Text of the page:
Customer Service | Help | FAQ | PEP-Easy | Report a Data Error | About
Tip: To zoom in or out on PEP-Web…

PEP-Web Tip of the Day

Are you having difficulty reading an article due its font size? In order to make the content on PEP-Web larger (zoom in), press Ctrl (on Windows) or ⌘Command (on the Mac) and the plus sign (+). Press Ctrl (on Windows) or ⌘Command (on the Mac) and the minus sign (-) to make the content smaller (zoom out). To go back to 100% size (normal size), press Ctrl (⌘Command on the Mac) + 0 (the number 0).

Another way on Windows: Hold the Ctrl key and scroll the mouse wheel up or down to zoom in and out (respectively) of the webpage. Laptop users may use two fingers and separate them or bring them together while pressing the mouse track pad.

Safari users: You can also improve the readability of you browser when using Safari, with the Reader Mode: Go to PEP-Web. Right-click the URL box and select Settings for This Website, or go to Safari > Settings for This Website. A large pop-up will appear underneath the URL box. Look for the header that reads, “When visiting this website.” If you want Reader mode to always work on this site, check the box for “Use Reader when available.”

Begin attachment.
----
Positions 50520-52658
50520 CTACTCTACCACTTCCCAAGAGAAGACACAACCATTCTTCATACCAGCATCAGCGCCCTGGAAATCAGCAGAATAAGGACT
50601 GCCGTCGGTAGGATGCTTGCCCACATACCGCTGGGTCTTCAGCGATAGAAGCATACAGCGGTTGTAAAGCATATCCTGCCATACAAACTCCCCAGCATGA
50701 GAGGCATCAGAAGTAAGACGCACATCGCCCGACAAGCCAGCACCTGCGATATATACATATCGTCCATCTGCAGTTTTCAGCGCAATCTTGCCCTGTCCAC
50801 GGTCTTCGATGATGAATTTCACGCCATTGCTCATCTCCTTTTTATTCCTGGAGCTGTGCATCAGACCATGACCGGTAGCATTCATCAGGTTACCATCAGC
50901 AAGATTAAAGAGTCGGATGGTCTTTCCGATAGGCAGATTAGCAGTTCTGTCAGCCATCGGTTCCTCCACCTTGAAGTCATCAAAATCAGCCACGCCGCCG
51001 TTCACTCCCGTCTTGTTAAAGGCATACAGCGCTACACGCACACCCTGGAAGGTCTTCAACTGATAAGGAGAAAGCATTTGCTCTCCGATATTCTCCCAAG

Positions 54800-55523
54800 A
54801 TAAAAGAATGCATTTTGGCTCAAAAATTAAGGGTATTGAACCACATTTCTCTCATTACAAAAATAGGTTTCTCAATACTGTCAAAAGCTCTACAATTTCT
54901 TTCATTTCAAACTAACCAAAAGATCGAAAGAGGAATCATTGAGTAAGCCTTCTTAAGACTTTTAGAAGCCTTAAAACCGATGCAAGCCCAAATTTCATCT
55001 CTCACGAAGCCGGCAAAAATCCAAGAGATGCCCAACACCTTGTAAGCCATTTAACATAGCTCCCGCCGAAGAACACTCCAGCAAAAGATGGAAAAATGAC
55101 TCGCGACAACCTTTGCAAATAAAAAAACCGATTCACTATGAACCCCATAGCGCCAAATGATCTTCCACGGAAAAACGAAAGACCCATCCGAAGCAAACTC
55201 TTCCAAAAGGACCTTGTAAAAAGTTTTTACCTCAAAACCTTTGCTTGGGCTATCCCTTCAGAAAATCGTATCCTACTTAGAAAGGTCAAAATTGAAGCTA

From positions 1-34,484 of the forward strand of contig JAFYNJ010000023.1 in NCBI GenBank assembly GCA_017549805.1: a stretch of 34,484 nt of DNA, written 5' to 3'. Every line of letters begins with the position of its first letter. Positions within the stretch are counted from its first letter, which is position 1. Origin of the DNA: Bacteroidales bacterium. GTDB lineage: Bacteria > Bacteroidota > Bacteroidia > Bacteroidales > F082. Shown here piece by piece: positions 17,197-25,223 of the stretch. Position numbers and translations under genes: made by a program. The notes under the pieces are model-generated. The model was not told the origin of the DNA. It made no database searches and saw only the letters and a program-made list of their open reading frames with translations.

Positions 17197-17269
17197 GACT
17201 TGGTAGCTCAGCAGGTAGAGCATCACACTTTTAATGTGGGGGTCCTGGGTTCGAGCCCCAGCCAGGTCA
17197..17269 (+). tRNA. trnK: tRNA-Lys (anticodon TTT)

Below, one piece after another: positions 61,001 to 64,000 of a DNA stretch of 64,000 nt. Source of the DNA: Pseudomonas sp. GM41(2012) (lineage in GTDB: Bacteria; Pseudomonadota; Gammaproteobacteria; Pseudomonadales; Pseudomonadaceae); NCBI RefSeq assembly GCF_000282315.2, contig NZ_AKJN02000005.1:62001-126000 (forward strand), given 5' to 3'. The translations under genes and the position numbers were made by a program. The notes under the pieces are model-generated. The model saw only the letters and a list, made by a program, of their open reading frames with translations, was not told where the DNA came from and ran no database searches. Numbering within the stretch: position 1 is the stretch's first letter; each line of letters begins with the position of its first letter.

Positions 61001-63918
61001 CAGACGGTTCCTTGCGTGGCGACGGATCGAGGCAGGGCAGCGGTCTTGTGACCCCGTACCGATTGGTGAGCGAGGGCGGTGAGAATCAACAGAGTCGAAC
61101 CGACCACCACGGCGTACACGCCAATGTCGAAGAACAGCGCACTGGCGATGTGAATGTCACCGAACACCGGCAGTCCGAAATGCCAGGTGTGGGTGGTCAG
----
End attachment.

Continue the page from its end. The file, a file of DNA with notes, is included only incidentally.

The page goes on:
For the complete list of tips, see PEP-Web Tips on the PEP-Web support page.

Mahony, P.J. (1993). Freud's Cases: Are they Valuable Today?. Int. J. Psycho-Anal., 74:1027-1035.

(1993). International Journal of Psycho-Analysis, 74:1027-1035

Freud's Cases: Are they Valuable Today?

Patrick J. Mahony


To appreciate the recent debate as to whether Freud's case histories should still be taught to analysts, it is fruitful first of all to look at the wider context of other disciplines. Indeed, there is a contemporary movement at large which challenges the notion of canon or any authoritative list of classics.

Three attitudes towards teaching Freud's works are worth spelling out. There is, first, the dismissive attitude represented recently by Jacob Arlow. A second approach is that Freud's works should be retained in the teaching curriculum merely for the purpose of subverting them. A final approach is that, in spite of the undeniable advances in theoretical and clinical psychoanalysis, Freud's case histories remain indispensable and even unsurpassed.

[This is a summary or excerpt from the full text of the book or article. The full text of the document is available to subscribers.]

Copyright © 2020, Psychoanalytic Electronic Publishing, ISSN 2472-6982 Customer Service | Help | FAQ | Download PEP Bibliography | Report a Data Error | About

WARNING! This text is printed for personal use. It is copyright to the journal in which it originally appeared. It is illegal to redistribute it in any form.